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Microbiological activities can be detected in various extreme environments on Earth, which suggest that extraterrestrial environments, such as on Mars, could host life. There have been proposed a number of biomarkers to detect extant life mostly based on specific molecules. Because terrestrial organisms have catalytic proteins (enzymes), enzymatic activity may also be a good indicator to evaluate biological activities in extreme environments. Phosphatases are essential for all terrestrial organisms because phosphate esters are ubiquitously used in genetic molecules (DNA/RNA) and membranes. In this study, we evaluated microbial activity in soils of the Atacama Desert, Chile, by analysing several biomarkers, including phosphatase activity. Phosphatases extracted with Tris buffer were assayed fluorometrically using 4-methylumbelliferyl phosphate as a substrate. The horizontal distribution of phosphatase activity and other parameters in soils from the Atacama Desert showed that phosphatase activity was positively correlated with amino acid concentration and colony-forming units and negatively correlated with precipitation amount. We found consistent that biochemical indicators including phosphatase significantly decreased in the extreme hyper-arid zone where rainfall of <25 mm year−1. The results were compared with phosphatase activities detected in extreme environments, such as submarine hydrothermal systems and Antarctic soils, as well as soils from ordinary environments. Overall, our results suggested that phosphatase activity could be a good indicator for evaluating biological activities in extreme environments.
Characterization of exoplanet atmospheres with space-based infrared telescopes is important to detect biomarkers. A promising method is temporary differential observation. For this method, designs of a wideband infrared spectral disperser are presented. A design using a CdTe prism simultaneously covers λ=1–30 μm. Designing binary pupil masks for segmented pupils to be used in spatially resolved observations are also shown for another observational method.
SPICA is a cooled, single large-mirror space-telescope, which is under discussion as an succsesor of the ASTRO-F mission. One of the most ambitious challenges of the SPICA mission is the direct observations of exoplanets with a coronagraph instrument. We report cryogenic infrared optics to realize high quality wavefronts for the SPICA coronagraph.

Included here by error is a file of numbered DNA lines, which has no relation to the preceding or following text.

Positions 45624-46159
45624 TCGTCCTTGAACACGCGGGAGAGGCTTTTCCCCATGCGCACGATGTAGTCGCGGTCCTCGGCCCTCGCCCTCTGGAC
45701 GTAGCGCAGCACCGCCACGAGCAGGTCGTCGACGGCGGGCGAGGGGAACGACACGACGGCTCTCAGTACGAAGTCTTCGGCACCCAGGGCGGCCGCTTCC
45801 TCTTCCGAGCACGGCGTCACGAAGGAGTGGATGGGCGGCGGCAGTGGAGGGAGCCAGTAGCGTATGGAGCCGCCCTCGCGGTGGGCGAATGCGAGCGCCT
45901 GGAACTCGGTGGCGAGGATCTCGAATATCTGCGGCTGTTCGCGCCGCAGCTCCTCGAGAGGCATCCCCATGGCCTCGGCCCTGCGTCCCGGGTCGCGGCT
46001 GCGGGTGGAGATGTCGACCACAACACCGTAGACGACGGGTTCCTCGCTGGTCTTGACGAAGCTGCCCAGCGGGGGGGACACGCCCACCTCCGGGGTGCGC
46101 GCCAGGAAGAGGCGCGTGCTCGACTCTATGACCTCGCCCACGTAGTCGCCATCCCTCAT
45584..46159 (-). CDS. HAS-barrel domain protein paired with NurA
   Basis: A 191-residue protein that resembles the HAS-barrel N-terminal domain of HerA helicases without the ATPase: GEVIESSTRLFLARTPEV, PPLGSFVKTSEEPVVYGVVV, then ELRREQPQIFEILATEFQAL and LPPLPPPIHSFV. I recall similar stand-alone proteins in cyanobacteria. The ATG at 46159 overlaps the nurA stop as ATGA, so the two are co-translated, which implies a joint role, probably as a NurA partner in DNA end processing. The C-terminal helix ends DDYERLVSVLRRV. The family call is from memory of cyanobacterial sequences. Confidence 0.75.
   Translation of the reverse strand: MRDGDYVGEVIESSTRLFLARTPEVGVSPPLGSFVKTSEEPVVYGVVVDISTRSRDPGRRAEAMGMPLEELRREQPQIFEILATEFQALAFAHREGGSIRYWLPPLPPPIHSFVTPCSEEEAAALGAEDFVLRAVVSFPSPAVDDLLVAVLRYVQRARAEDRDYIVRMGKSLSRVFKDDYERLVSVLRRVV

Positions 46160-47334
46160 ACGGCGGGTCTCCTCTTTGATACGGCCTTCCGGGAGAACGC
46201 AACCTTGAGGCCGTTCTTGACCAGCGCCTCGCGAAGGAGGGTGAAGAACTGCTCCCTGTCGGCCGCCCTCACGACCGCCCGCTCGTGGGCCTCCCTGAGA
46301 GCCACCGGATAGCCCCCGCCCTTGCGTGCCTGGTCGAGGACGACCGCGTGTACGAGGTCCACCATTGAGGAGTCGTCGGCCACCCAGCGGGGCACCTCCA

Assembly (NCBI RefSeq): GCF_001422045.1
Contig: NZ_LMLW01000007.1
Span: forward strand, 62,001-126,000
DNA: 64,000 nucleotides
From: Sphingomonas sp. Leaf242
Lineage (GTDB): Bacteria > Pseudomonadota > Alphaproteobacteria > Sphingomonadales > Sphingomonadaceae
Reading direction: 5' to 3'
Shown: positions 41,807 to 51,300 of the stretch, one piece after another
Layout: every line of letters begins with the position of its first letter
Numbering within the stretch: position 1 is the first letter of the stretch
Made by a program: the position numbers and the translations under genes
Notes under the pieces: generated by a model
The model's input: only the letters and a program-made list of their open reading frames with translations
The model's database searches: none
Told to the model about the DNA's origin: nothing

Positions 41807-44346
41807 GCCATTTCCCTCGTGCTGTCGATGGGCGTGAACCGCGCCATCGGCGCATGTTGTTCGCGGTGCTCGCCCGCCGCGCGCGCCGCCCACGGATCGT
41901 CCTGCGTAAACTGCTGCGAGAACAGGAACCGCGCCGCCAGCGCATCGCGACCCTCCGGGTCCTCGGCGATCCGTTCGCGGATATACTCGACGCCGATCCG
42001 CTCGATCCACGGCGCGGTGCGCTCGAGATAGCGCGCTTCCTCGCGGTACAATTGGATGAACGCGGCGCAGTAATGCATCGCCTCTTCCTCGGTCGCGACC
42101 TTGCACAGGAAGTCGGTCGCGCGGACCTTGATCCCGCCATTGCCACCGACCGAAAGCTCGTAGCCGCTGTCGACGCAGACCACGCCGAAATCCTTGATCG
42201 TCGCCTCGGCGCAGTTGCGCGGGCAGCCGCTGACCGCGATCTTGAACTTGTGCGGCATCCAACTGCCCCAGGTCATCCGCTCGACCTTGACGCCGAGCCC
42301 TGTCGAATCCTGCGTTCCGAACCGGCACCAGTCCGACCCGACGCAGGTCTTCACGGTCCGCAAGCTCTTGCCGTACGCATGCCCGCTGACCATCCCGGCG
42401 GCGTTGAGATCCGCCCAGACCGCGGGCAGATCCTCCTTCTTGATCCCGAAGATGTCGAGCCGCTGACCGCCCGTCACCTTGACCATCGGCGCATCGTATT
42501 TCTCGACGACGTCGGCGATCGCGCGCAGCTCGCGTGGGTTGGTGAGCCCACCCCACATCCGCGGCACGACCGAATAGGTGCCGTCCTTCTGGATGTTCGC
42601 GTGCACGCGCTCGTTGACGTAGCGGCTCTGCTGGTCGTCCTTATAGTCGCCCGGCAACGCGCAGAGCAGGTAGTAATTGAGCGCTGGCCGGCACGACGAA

The SPICA satellite will be launched by an H-IIA rocket to Sun-Earth L2 Halo orbit early in the 2010s. The SPICA telescope is a Ritchey-Chretien optics with 3.5m diameter primary mirror, and cooled down to 4.5 K in orbit by radiation cooling and mechanical cryo-coolers. Main working wavelengths are 5–200 micron. Advantages of the SPICA coronagraph are the infrared wavelenths where the contrast between planets and central stars are smaller than the optical wavelengths, and that the cooled space telescope consists of monolithic mirrors.
Development of light-weight cooled telescope is one of the most important tasks to realize SPICA. At the present, sintered SiC and carbon fiber reinforced SiC (C/SiC) composite are candidate materials for the mirrors, truss, and optical bench. For these materials, estimations and improvements of basic property and surface roughness in cryogenic temperatures have been carried out. Deformation of trial product mirrors by cooling is also examined.
We are developing cryogenic deformable mirrors (DMs) because wave front accuracy of the SPICA telescope is 0.35 micron RMS, which is not enough for our coronagraphic instrument. For MEMS (Micro Electro Mechanical System) DM and some others, measurements of thermal deformation by cooling, electrical response, and heat generation are undergoing. Developments of a tip-tilt system for cryogenic usage started to cancel vibration caused by the cryo-coolers and other components and to realize a diffraction limit resolution. The first result of our binary mask coronagraph experiment is also shown.
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